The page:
On August 9th, the Rapid Assessment Survey team reached NY/NJ Harbor for their final day of sampling. The team was comprised of about 25 scientists from across the country and abroad, as well as graduate students and support staff. The sampling was conducted primarily on permanent floating docks, which often accumulate a variety of attached invertebrates and algae. Samples were also taken from other substrates, such as piers and rocky areas, if they were found at the sampling sites. The three sampling locations in the Harbor were South Street Seaport in Manhattan, and Great Kills Park and Snug Harbor Cultural Center in Staten Island.

The South Street Seaport site was chosen because of its proximity to the Fulton Fish Market where live seafood is sold. The sampling was conducted from a floating dock that sits along the north side of Pier 16. The team also took specimens from an oyster cage that is deployed in the East River as part of the NY/NJ Baykeeper’s Oyster Gardening Project (see article on page 8).

At Great Kills Park, sampling was conducted from floating docks at a privately owned marina. A large number of recreational boats visit the marina and many are hoisted from the water and stored on land for the winter. This site is also adjacent to the main shipping channels in the Lower New York Bay.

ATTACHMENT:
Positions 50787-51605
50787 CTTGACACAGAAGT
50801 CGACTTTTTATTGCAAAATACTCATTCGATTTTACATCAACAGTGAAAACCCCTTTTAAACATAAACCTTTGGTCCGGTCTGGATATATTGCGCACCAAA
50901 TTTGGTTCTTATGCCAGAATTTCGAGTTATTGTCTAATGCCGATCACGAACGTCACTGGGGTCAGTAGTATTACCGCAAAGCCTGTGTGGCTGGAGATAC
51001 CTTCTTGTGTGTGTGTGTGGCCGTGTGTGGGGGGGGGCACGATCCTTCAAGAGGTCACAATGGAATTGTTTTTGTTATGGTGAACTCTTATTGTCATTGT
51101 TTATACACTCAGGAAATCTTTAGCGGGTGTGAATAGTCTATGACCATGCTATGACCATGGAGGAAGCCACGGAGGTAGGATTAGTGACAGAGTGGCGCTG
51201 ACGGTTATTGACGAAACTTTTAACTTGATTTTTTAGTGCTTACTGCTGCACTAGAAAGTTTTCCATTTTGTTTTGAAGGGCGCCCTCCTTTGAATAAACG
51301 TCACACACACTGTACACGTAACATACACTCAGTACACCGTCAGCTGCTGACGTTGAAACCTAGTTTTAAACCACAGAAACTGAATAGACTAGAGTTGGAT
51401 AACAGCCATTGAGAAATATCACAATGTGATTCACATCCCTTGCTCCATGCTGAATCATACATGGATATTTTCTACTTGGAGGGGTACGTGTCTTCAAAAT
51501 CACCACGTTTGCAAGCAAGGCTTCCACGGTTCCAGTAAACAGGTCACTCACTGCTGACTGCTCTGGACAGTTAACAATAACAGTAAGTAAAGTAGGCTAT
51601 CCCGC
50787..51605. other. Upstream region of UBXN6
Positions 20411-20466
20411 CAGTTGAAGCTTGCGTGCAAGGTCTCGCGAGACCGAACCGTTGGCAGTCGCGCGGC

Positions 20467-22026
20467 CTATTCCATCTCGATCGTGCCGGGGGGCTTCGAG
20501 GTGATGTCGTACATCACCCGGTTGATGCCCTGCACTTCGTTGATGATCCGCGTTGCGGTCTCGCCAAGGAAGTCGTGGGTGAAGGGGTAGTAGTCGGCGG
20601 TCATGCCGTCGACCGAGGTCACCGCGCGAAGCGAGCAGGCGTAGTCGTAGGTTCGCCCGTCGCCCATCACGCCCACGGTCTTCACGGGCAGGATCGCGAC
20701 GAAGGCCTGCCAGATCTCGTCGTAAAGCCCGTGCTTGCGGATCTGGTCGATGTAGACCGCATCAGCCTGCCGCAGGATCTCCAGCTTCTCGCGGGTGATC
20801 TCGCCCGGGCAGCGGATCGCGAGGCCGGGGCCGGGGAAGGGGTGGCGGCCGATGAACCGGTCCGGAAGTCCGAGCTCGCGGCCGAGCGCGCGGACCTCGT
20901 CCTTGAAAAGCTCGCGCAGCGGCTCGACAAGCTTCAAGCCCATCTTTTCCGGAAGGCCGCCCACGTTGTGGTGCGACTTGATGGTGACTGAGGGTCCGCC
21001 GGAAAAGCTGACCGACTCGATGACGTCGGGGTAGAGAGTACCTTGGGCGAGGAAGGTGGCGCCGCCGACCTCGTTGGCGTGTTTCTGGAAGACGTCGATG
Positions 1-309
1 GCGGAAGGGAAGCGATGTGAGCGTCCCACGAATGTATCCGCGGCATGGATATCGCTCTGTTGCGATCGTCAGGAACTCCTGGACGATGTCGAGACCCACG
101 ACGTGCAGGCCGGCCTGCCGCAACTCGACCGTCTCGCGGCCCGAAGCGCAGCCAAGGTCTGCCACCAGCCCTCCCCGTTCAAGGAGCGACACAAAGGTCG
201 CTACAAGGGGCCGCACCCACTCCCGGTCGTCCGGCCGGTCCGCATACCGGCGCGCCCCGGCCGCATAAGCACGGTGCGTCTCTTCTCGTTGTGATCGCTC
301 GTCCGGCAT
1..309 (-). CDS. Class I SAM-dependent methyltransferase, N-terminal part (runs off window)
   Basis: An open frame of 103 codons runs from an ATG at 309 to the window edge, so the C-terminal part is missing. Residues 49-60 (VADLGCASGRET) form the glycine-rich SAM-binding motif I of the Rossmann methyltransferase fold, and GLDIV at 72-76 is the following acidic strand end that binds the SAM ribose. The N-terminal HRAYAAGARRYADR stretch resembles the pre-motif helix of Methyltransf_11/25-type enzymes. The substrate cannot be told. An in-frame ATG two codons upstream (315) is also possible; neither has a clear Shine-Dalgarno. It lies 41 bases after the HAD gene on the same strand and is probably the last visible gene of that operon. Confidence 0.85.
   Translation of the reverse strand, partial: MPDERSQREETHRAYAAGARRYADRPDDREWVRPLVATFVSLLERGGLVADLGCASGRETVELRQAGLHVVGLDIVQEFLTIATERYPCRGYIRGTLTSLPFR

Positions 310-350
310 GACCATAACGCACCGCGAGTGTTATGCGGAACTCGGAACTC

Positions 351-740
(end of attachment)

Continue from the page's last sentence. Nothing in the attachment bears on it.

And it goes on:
Snug Harbor Cultural Center, on the banks of the Kill van Kull, was chosen for its proximity to major port facilities in New Jersey. The team sampled from a floating platform across the street from the Cultural Center.

Staff from the Harbor & Estuary Program participated in the Rapid Assessment Survey, which was launched at a November 2002 conference in Boston, Massachusetts, “Eyes on the Estuaries: A conference on preventing and detecting marine invasive species in the northeastern United States”. HEP also helped to identify survey sites in the Harbor and assisted with the logistics of the sampling as the team traveled from site to site.

Once compiled, data collected during the Rapid Assessment Survey can be used to identify pathways that may be introducing aquatic invasive species. When these pathways are identified, prevention strategies and rapid response protocols can be developed to stop new invasions before they start. The survey results may also help to further understand the overall dynamics of aquatic invasive species. Perhaps the most immediate outcomes of the survey will be in determining which species are present and therefore need to be monitored more closely, and whether certain environments are more prone to invasions.